We introduce a simple representation of endogenous search effort into the standard matching function with job-seeker heterogeneity. Using the estimated augmented matching function, we study the sources of changes in the average employment transition rate. In the standard matching function, the contribution of matching efficiency is decreasing in the matching function elasticity. In contrast, for our matching function with variable search effort and small matching elasticity, search effort is procyclical, accounting for most of the transition rate volatility; and the decline of the aggregate matching efficiency accounts for a small part of the decline in the transition rate after 2007. For a large matching elasticity, search effort is countercyclical, and large movements in matching efficiency compensate for that; and the decline in the matching efficiency accounts for a large part of the decline in the transition rate after 2007. The data on employment transition rates provide evidence for endogenous search effort but do not separately identify cyclicality of search effort and matching elasticity.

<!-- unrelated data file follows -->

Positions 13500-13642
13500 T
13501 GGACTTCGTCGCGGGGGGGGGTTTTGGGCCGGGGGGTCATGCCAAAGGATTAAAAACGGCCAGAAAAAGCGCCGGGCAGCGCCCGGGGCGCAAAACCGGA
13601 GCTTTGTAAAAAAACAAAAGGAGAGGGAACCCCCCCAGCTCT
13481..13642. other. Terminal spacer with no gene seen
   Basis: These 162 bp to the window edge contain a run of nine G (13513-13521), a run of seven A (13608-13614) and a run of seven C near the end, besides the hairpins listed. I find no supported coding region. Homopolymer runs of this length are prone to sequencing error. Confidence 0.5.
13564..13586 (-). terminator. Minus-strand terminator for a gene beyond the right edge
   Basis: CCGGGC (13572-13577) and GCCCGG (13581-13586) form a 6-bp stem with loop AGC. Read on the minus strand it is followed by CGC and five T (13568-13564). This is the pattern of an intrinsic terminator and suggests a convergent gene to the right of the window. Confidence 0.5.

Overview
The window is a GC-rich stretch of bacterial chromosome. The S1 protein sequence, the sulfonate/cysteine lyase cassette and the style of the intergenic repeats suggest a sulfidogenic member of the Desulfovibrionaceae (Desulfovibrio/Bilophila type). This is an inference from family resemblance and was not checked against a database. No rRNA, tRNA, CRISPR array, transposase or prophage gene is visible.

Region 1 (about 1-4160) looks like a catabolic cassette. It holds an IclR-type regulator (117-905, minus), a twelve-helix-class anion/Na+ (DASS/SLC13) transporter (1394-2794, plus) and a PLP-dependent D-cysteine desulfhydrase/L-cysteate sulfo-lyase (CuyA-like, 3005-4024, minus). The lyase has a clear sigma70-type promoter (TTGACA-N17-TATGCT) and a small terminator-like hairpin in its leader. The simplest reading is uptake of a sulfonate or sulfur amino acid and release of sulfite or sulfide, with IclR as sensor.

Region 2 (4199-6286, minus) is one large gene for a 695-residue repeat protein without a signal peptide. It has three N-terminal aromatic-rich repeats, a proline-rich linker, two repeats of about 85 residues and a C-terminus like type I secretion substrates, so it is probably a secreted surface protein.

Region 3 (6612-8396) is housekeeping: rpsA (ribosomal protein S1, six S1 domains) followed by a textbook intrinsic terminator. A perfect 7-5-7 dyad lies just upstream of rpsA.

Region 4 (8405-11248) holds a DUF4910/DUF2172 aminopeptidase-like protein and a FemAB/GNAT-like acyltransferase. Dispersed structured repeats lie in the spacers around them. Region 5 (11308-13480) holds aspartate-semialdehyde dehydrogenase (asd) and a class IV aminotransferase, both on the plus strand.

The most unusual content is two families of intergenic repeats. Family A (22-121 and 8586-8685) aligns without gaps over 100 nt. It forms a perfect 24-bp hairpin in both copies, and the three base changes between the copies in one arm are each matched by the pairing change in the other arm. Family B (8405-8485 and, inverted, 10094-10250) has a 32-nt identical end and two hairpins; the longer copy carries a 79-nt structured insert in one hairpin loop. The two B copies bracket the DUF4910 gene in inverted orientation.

Hornstein, Andreas, and Marianna Kudlyak. 2016. “Estimating Matching Efficiency with Variable Search Effort,” Federal Reserve Bank of San Francisco Working Paper 2016-24. Available at https://doi.org/10.24148/wp2016-24